Includes bibliographical references (pages [173]-176) and index.

Damascus : Thursday 28 June 2012 -- Latakia : Thursday 14 June 2012 -- Ma'loula and Damascus : June-November 2012 -- Homs : Thursday 8 March 2012 -- Darayya : Saturday 25 August 2012 -- Zabadani : Saturday 8 September 2012 -- Homs, Bab al-Sebaa Street : Sunday14 October 2012 -- Aleppo : Sunday 16 December 2012 -- March 2015.

"Doing for Syria what Imperial Life in the Emerald City did for the war in Iraq, The Morning They Came for Us bears witness to one of the most brutal, internecine conflicts in recent history. Drawing from years of experience covering Syria for Vanity Fair, Newsweek, and the front pages of the New York Times, award-winning journalist Janine di Giovanni gives us a tour de force of war reportage, all told through the perspective of ordinary people--among them a doctor, a nun, a musician, and a student. What emerges is an extraordinary picture of the devastating human consequences of armed conflict, one that charts an apocalyptic but at times tender story of life in a jihadist war zone. Recalling celebrated works by Ryszard Kapus'cin'ski, Philip Gourevitch, and Anne Applebaum, The Morning They Came for Us, through its unflinching account of a nation on the brink of disintegration, becomes an unforgettable testament to resilience in the face of nihilistic human debasement,"--Amazon.com.

Reviews provided by Syndetics

Library Journal Review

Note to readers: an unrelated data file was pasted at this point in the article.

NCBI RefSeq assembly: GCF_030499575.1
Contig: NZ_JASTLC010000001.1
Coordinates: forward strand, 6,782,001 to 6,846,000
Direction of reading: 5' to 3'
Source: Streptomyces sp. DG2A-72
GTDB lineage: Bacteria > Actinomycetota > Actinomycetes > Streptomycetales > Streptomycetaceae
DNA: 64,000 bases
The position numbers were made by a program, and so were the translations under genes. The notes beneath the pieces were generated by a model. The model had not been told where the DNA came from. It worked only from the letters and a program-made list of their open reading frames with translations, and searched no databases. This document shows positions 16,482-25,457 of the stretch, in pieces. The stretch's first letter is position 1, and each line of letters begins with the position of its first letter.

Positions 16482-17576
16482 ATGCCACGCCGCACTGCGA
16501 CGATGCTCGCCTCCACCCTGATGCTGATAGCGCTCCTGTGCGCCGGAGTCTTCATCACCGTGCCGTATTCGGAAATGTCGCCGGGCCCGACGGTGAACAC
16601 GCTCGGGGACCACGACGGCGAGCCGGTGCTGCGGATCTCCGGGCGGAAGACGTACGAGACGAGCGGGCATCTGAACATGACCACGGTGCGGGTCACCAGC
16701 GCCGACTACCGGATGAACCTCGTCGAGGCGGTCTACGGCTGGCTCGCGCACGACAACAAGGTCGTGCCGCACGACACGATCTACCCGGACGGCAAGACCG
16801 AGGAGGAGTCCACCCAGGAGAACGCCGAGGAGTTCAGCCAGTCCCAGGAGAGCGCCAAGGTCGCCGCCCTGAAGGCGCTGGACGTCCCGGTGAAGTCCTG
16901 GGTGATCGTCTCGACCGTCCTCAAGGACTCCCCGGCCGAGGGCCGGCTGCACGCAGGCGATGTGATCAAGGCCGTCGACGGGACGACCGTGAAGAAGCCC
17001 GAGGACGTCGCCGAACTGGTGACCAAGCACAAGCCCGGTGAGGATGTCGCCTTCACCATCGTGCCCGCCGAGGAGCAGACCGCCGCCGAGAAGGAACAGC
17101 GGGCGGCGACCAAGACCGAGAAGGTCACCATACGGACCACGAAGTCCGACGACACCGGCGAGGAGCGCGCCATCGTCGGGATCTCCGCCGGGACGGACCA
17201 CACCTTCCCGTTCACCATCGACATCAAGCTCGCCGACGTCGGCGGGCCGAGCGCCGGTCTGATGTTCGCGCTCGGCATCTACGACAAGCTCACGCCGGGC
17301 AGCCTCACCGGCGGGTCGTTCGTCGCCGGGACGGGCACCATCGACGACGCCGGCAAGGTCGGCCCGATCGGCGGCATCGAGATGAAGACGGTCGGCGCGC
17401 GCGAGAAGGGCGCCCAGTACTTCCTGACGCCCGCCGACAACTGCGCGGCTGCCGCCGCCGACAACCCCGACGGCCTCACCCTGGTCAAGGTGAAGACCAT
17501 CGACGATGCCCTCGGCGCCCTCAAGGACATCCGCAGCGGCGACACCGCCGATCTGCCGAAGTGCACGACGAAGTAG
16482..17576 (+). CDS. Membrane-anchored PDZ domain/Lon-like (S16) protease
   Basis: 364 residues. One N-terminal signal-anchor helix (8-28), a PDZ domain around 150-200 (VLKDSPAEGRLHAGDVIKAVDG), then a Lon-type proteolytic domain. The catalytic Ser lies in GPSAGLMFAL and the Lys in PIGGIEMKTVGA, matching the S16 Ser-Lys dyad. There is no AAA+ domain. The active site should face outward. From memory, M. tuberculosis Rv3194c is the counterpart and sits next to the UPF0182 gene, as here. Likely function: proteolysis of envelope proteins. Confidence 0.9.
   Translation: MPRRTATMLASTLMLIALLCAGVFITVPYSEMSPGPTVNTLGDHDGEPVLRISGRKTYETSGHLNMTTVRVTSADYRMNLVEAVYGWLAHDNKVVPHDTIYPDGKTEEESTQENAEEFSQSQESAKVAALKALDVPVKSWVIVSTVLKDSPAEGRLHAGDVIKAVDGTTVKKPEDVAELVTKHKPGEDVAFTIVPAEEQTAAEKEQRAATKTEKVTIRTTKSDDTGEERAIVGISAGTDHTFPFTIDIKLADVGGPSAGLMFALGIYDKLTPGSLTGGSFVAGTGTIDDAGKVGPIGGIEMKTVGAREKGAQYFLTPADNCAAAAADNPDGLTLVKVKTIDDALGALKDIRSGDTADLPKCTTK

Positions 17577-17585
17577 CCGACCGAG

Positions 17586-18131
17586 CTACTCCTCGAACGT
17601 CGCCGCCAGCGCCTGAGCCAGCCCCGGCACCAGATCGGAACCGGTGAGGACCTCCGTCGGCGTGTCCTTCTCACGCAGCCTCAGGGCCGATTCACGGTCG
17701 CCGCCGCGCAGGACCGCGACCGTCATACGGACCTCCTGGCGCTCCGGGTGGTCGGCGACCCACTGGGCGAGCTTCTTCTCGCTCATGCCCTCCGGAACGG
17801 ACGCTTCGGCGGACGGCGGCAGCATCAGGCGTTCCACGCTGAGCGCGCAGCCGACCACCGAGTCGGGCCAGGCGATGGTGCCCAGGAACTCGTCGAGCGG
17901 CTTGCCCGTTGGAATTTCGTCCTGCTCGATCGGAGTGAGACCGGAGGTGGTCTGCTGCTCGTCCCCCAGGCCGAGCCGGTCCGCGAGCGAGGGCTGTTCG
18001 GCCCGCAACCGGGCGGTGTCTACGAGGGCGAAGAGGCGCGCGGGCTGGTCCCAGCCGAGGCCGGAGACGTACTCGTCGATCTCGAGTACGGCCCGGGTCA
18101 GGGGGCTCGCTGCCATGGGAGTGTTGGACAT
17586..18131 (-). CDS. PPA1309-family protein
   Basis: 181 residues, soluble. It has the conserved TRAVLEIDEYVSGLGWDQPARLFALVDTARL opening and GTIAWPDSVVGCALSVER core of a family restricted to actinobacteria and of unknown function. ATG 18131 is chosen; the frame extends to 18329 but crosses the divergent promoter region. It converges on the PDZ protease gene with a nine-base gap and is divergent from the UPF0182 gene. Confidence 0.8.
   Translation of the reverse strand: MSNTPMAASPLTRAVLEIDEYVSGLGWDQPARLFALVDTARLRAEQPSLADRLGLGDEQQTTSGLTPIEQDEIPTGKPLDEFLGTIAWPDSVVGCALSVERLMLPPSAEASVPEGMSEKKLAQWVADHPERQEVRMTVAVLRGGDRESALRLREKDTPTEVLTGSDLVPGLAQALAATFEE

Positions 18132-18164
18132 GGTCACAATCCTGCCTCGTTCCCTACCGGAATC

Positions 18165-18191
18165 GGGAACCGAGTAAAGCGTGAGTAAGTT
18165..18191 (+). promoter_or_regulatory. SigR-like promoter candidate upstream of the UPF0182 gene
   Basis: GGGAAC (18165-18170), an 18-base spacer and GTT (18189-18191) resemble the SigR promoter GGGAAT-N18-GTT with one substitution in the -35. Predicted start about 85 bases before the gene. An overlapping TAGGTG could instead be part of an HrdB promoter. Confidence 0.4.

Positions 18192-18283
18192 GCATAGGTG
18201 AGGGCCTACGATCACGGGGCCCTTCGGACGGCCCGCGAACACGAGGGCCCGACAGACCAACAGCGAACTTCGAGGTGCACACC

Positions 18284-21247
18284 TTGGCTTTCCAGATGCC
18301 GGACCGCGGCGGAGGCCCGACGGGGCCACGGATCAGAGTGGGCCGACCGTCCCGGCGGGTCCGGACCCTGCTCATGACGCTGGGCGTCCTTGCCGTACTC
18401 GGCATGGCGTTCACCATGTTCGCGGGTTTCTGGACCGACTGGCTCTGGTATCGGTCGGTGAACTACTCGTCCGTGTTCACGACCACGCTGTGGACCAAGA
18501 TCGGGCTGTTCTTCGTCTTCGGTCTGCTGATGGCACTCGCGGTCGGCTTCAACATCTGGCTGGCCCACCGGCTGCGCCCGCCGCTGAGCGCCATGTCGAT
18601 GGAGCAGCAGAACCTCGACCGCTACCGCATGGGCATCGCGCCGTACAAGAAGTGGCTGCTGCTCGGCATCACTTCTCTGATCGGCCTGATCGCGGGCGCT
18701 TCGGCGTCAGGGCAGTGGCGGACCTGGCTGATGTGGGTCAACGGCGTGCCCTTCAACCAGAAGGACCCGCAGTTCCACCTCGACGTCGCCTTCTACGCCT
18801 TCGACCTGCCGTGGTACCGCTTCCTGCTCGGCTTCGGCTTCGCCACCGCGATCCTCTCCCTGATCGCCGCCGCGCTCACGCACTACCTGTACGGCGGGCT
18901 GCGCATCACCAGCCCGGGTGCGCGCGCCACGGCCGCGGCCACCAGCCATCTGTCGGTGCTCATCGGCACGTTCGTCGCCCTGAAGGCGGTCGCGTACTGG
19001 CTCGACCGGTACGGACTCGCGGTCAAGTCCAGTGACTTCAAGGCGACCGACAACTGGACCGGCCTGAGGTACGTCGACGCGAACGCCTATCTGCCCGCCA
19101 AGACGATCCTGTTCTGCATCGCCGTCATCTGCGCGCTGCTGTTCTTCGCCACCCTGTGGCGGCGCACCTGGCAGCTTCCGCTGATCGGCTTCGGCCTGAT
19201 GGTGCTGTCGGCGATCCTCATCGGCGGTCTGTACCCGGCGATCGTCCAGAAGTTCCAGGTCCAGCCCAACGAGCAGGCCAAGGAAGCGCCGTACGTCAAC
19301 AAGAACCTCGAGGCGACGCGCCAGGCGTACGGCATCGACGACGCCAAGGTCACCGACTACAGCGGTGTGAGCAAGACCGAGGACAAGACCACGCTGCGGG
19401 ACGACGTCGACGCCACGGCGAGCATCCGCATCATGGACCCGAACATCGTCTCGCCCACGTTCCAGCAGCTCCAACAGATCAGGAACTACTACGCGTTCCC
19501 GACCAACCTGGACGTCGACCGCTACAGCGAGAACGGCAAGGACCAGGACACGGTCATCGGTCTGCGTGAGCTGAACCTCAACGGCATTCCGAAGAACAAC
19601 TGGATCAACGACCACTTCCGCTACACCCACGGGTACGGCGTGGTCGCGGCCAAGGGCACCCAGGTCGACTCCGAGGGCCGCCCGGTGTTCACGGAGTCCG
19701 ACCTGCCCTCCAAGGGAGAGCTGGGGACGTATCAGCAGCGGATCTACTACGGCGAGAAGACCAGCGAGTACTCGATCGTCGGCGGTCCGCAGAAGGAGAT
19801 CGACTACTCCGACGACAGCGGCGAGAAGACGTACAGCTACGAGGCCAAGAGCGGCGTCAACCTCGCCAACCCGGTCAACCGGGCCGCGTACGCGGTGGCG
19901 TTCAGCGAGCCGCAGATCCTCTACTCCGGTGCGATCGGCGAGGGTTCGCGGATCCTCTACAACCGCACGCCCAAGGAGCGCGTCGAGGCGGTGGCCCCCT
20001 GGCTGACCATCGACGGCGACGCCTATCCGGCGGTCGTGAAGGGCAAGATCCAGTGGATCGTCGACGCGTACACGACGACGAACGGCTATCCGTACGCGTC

Journalist di Giovanni (Middle East editor, Newsweek) has experience in the Middle East and other war-torn regions and traveled to Syria in 2012 after covering the Balkan Wars in the 1990s. Over the final six months of the year, she observes the transformation of the 2011 peaceful demonstrations demanding greater freedom to civil war. Visiting various towns and presenting individuals with different roles, the author shows how increased fighting with more powerful weapons destroyed villages and urban neighborhoods and killed fighters and civilians alike. Government forces arrested rebels and noncombatants, and jails were often torture sites. Di Giovanni emphasizes the horror and brutality of civil war, especially the widespread sexual violence. As both government and rebel forces became more extreme and vicious, Syrians of all political loyalties mourned the loss of the tolerant and cosmopolitan community they once shared. Still shaken by the unchecked cruelty that tore apart Yugoslavia, the author decries the failure of the international community to prevent this humanitarian crisis. VERDICT Di Giovanni presents a devastating picture of the horrors of civil war and the disintegration of Syrian society. Her vivid depictions of suffering may be overwhelming for some readers. [See Prepub Alert, 11/2/15.]-Elizabeth Hayford, formerly with Associated Coll. of the Midwest, Evanston, IL © Copyright 2016. Library Journals LLC, a wholly owned subsidiary of Media Source, Inc. No redistribution permitted.